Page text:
You need to be on social media in 2018. That is where your customers are spending their time online.
But not all social media platforms are created equal.
LinkedIn tailors toward professionals. Snapchat toward tweens. Facebook is now more popular with the older crowd. Pinterest is popular with women. YouTube has everything, but is a go-to platform for vloggers and gamers.
All of these platforms cater to different crowds. So as a business it is your job to know what platforms your customers are on and develop that social media channel specifically.
Platforms are especially important if you want to expand abroad and sell in other countries. Some of the most popular social media platforms in the United States are nonexistent in other countries. Snapchat has still not made significant penetration in Europe and other parts of the world. Russia has its own equivalent to Facebook called Vkontakte and China its own equivalent to Google called Baidu.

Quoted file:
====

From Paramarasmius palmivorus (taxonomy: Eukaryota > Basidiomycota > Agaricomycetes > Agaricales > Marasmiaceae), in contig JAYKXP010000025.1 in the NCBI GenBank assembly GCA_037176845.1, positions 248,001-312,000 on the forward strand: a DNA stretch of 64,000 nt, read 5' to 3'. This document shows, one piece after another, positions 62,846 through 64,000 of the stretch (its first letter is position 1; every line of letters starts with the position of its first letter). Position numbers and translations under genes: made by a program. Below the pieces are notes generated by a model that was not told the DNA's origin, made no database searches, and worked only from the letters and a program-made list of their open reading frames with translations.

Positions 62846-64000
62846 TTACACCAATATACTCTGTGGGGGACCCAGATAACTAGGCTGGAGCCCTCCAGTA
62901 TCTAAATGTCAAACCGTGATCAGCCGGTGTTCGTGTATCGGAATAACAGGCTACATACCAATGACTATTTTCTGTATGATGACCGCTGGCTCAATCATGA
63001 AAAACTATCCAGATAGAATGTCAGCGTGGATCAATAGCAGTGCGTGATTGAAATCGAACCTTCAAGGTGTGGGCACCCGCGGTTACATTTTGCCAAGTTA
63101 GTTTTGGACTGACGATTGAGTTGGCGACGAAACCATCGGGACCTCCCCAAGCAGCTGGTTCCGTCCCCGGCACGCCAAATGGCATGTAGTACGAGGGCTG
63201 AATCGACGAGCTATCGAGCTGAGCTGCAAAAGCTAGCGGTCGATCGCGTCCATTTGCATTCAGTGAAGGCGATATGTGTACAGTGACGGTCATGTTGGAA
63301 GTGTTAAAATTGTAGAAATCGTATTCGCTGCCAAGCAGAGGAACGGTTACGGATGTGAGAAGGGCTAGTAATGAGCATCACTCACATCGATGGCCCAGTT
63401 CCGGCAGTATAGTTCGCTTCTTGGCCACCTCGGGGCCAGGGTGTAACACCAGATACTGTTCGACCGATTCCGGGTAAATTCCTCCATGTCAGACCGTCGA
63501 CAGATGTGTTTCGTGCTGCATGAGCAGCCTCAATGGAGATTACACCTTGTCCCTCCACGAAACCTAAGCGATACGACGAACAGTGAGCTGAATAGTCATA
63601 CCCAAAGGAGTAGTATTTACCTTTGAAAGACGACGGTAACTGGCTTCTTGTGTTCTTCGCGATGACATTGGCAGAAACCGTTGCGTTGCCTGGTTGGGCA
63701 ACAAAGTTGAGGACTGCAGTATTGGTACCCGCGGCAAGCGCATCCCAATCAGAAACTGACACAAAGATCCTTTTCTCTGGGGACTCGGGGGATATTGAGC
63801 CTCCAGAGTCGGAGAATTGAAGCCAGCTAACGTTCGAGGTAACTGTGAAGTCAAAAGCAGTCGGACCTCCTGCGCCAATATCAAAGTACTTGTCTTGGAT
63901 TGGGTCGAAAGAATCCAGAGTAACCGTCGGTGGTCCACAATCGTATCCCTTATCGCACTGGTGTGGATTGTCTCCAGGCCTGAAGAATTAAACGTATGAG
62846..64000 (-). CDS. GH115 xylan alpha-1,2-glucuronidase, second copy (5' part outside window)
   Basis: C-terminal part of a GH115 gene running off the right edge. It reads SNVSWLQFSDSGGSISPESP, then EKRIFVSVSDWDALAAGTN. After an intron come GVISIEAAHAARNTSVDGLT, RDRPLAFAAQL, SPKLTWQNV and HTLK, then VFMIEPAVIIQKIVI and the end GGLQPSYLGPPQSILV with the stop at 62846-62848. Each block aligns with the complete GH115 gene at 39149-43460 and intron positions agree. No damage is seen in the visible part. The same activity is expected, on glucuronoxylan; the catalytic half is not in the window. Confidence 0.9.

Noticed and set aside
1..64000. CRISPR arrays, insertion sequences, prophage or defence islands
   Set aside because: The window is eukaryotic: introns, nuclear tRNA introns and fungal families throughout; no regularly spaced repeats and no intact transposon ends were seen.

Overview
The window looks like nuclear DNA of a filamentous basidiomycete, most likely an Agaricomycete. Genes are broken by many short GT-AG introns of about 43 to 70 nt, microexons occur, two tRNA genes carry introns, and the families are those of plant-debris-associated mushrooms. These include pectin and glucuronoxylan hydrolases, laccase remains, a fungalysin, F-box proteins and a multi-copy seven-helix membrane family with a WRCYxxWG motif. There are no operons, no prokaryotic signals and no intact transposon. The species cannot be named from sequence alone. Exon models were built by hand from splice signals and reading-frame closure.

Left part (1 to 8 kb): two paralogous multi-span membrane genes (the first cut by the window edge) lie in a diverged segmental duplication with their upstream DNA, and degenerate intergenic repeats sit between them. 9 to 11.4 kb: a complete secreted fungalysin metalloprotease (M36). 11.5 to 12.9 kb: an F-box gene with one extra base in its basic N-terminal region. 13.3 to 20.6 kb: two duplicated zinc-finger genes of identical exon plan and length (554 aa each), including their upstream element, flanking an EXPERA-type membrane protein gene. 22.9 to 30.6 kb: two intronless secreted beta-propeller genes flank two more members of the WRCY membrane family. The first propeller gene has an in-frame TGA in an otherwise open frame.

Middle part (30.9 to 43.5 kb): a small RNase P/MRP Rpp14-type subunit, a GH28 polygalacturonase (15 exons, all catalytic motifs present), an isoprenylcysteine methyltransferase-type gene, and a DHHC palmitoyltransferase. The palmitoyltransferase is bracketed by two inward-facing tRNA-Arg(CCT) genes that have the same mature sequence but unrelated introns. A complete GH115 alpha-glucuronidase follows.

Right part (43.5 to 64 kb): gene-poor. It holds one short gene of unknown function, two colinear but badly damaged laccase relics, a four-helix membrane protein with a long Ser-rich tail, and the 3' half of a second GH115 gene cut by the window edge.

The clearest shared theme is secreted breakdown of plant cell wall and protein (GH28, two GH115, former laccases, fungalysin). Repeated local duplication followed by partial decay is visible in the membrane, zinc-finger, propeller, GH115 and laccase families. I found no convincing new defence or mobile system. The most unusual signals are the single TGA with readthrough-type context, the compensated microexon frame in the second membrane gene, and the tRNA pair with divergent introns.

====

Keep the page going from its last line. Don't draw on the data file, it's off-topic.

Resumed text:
Most importantly, do not make the mistake of trying to be on all platforms at once. It is better to develop one platform really well instead of several social media mediocre.
The rise of the internet has also changed the relationship between businesses and customers.
Before it was easy for businesses to get away with bad customer service. Customers had few means of fighting back.
But in today’s digital world, an unsatisfied customer can do significant damage to your reputation by simply leaving a bad review on Google or Yelp. Other customers will see this and be scared away.
Sure you can respond to the bad reviews and apologize, but the damage has been done.
So it is better to avoid bad reviews in the first place.
To do this, you should remain super focused on the user experience and customer commitment.
That means doing several rounds of beta testing before launching an app. It means engaging with customers on Twitter and Facebook. It means launching a killer website that will keep visitors coming back.
Staying committed to the customer and user experience is the best way to get them to convert into paying and returning customers.
5. Promo Plan
The next P is creating an action plan to promote your business these include:
Brand strategy/content marketing